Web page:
Unfortunately, this isn’t a simple “yes” or “no” question.
There are a lot of factors an aspiring fighter pilot needs to consider before they go into their desired work field.
- Do you really want to be a fighter pilot?
- Why do you want to be a fighter pilot?
- Are you prepared for dangerous situations?
- Are you comfortable with being the cause of dangerous situations?
- Do you have what it takes to be a fighter pilot?
It’s no secret that fighter pilots own the skies. There’s nothing quite like flying, after all, and it’s hardly something that everyone can say they have done.
The thrill of flying alone can be, to some, enough to say being a fighter pilot is worth it.
It takes a lot of strength, intelligence, health, courage, and physical ability to be a fighter pilot.
The beginning of the journey only starts with a medical examination to see whether your eyesight and physical health meets the minimum standard requirements.
It is a grueling and intense job that cannot be taken lightly, even if you just fancy the idea of flying around in a little plane.
As you can see, answering the question “is being a fighter pilot worth it?” is difficult because it’s all subjective.
For the most part, if you are completely prepared, being a fighter pilot can be definitely worth it.
Do fighter pilots choose their aircraft?
Generally speaking, fighter pilots don’t choose their aircraft. Like most aspects of the military, fully trained fighter pilots are required to fly whatever they are told to fly.
The aircraft is usually distributed depending on strengths and weaknesses, such as whether someone is a better team player than others.
Some team players may be asked to lead the crew, where others may benefit from solo flying with fast jets.
After completing the training, pilots are often asked to submit their preference of which aircraft they would like to be assigned.
There is a ranking system amongst new recruits that will also determine who gets what aircraft they want.
Those in the top ranks will usually get their first pick, but only from the aircraft available at the time.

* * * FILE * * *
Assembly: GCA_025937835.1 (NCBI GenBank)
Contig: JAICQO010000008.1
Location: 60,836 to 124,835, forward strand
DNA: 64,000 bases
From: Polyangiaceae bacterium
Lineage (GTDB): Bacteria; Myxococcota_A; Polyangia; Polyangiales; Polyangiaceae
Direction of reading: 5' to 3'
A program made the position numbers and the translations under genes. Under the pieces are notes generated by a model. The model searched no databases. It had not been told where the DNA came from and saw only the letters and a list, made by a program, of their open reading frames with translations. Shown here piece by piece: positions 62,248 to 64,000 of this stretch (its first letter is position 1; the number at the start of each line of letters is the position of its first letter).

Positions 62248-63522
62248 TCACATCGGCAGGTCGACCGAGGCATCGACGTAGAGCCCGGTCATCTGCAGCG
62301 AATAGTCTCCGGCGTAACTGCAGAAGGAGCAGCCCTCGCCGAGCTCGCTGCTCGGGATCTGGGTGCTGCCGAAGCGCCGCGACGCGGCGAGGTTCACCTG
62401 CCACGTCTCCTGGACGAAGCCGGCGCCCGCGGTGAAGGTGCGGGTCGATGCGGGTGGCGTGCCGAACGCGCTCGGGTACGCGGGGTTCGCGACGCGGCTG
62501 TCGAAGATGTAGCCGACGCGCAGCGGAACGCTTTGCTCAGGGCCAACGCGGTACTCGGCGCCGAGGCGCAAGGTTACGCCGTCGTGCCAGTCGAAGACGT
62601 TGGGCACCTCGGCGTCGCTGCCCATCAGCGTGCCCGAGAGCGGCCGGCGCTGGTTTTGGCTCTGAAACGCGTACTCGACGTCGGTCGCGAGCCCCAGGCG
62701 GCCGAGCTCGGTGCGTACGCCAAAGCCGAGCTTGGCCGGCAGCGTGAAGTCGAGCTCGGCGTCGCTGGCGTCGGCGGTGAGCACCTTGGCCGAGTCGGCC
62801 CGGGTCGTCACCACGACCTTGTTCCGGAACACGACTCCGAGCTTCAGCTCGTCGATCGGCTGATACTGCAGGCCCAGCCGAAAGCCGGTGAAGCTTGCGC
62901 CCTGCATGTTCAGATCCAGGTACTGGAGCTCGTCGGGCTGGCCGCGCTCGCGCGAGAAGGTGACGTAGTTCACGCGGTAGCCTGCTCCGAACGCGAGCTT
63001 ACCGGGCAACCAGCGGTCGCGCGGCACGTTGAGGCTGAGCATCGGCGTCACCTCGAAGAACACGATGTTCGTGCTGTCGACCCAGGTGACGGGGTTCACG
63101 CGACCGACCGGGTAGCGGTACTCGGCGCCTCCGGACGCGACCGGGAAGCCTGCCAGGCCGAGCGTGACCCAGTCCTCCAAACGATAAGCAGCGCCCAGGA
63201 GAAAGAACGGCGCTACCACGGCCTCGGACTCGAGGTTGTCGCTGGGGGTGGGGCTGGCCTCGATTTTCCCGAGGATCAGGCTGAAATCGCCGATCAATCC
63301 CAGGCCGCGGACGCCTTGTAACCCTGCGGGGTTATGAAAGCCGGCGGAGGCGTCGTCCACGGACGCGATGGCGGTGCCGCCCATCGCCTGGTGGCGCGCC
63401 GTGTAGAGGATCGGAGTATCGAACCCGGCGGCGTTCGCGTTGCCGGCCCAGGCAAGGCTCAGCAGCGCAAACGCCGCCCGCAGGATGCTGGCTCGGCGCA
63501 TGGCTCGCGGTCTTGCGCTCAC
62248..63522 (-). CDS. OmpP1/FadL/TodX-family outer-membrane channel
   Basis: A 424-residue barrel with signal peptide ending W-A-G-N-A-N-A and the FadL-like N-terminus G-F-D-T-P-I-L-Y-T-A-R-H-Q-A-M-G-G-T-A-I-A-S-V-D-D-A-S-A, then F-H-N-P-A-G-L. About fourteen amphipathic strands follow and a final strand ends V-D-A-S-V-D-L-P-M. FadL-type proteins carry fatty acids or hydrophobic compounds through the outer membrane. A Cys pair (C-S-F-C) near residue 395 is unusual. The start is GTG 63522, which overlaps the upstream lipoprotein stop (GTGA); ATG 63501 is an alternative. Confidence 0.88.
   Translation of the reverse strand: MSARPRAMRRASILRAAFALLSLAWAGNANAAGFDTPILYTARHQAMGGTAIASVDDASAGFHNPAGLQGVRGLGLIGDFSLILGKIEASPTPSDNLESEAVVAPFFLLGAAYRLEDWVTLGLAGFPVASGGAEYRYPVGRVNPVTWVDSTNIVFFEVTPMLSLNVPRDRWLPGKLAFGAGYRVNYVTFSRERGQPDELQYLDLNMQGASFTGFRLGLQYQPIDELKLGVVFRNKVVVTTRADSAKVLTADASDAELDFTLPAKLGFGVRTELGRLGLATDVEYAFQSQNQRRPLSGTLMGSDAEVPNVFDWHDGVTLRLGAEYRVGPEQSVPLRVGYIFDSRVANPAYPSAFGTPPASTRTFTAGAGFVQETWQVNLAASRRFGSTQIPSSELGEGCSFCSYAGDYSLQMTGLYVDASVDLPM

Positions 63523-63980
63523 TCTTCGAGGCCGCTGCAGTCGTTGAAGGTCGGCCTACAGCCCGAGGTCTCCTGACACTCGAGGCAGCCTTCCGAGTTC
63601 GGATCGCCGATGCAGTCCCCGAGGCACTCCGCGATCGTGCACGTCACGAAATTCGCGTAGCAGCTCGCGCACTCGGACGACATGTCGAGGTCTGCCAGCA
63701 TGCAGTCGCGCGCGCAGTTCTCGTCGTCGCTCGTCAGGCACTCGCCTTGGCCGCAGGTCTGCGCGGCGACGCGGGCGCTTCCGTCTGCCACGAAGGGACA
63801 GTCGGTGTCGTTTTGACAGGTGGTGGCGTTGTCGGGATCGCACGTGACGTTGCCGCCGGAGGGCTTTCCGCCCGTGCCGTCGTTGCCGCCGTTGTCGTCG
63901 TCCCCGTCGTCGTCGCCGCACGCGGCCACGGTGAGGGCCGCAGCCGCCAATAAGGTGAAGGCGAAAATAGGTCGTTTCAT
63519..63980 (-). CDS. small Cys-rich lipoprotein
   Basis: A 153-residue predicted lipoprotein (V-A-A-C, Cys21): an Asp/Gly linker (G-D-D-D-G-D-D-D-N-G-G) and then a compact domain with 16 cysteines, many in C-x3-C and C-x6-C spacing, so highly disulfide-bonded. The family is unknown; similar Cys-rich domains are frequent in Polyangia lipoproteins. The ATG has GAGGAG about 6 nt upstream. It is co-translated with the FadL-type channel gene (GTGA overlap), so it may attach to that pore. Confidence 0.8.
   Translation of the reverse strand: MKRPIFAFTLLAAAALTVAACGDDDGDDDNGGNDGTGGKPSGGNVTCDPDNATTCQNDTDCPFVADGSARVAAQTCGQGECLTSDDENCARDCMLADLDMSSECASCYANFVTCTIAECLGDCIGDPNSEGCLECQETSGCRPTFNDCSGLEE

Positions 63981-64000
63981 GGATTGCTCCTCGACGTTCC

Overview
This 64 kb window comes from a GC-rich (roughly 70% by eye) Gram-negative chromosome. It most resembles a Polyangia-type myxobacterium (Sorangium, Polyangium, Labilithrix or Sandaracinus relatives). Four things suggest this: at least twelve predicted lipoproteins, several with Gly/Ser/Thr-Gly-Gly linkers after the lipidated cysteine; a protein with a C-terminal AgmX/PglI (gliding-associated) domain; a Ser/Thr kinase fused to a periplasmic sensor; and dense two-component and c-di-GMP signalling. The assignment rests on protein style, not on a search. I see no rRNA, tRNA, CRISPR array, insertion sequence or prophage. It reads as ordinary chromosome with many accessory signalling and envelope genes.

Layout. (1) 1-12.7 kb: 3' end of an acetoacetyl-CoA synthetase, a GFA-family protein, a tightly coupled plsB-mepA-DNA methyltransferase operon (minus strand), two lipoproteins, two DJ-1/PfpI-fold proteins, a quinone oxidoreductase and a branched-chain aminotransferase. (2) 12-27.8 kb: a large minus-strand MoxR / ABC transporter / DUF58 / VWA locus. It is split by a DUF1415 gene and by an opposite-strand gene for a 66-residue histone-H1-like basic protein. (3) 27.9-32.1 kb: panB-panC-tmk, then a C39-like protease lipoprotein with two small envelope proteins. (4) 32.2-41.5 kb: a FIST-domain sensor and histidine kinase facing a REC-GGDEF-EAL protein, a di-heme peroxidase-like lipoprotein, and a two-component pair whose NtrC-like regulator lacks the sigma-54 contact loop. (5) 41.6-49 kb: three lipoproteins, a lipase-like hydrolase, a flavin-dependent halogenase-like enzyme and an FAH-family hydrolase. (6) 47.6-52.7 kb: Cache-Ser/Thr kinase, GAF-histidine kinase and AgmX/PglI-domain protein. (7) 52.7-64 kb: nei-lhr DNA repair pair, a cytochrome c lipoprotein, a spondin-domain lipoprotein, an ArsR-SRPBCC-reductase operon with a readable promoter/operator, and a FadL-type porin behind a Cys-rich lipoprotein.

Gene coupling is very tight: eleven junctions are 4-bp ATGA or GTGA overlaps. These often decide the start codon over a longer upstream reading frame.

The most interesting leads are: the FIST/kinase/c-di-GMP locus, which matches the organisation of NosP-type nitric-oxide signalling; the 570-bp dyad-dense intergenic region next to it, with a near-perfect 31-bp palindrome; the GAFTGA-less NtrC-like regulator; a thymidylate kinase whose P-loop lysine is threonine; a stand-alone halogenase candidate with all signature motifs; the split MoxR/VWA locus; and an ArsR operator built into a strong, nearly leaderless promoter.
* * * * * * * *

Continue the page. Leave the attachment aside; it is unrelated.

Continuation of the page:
The short answer is that it depends, but for the most part, fighter pilots don’t tend to choose their aircraft. They can submit their preferred aircraft in hopes to be assigned to, but it comes down to the military branch.
They will choose who gets to fly what aircraft depending on their ranking system, skills, and weaknesses.
Do fighter pilots get weekends off?
It’s not easy to say whether fighter pilots get weekends off. Due to the nature of the military, it is highly unlikely that anyone signs a contract for an average 9 to 5 working week with weekends off.
It is most difficult to find out the work schedule of fighter pilots because of the safety and privacy issues surrounding their job.
If it was openly stated that fighter pilots get weekends off, then that would give the enemy of the mission a heads up about the flying patterns.
After all, wars don’t take the weekends off, so why would fighter pilots?
Fighter pilots work in the same way as police officers. It’s not a regular job where you can relax in the evening to prepare for the next day. These are intense, service-based jobs that require an awful lot of responsibility.
It is difficult to say when fighter pilots get their days off. It all depends on the individual and where they are based because they aren’t likely to spend the weekend in Kabul, Afghanistan with the locals before hopping into their aircraft on Monday morning.
Do fighter pilots take speed?
Interestingly, fighter pilots do take amphetamines - a prescribed drug otherwise known as speed. They are a standard prescribed issued drug to fighter pilots who need to stay awake on long missions.
This is because regular caffeine pills aren’t enough to keep someone awake and alert enough to fly and control aircraft.
The Air Force calls the amphetamines “go pills” to keep them going. There was a ban up until 1992, where the speed pills were slowly reintroduced to help the fighter pilots function during long missions.
Unfortunately, there have been cases of psychological addictions to the speed pills during the Gulf War and other wars, so they are carried more as a last resort than anything else.
They aren’t required to take amphetamines due to the addictive value, however, some missions do require “go pills” to be taken. This is because some pilots might not be fit enough to work for up to 9 hours at once.
In short, fighter pilots do take speed if they are taking part in long and intense missions and need to stay alert.
However, this is not for recreational purposes and must be taken seriously due to the risk of addiction and psychological problems.
Is being a fighter pilot dangerous?
One of the biggest factors to be a fighter pilot is the danger levels.
Fighter pilots have an immense amount of responsibility, which means they have to come to terms with the possibility of harm or even death.
This isn’t exclusive to the death of the individual fighter pilot, as others around you could also die - potentially even because of your own actions. What if you crash on a street or into someone’s house, and what about your weapons?
The reality is that being a fighter pilot is dangerous. After all, you are responsible for flying aircraft thousands of feet above the ground, where a multitude of problems can occur.
Of course, the risk of danger is the reason why there is so much extensive testing, examinations, and studying.
A fighter pilot is responsible for so many people, so it only makes sense that they are completely prepared.
It’s the training and studying that fighter pilots must go through that makes the career somewhat safe in some aspects.
Every single potential danger is drilled into their heads to be prepared for any kind of harm - whether it’s a problem with the aircraft or weapon.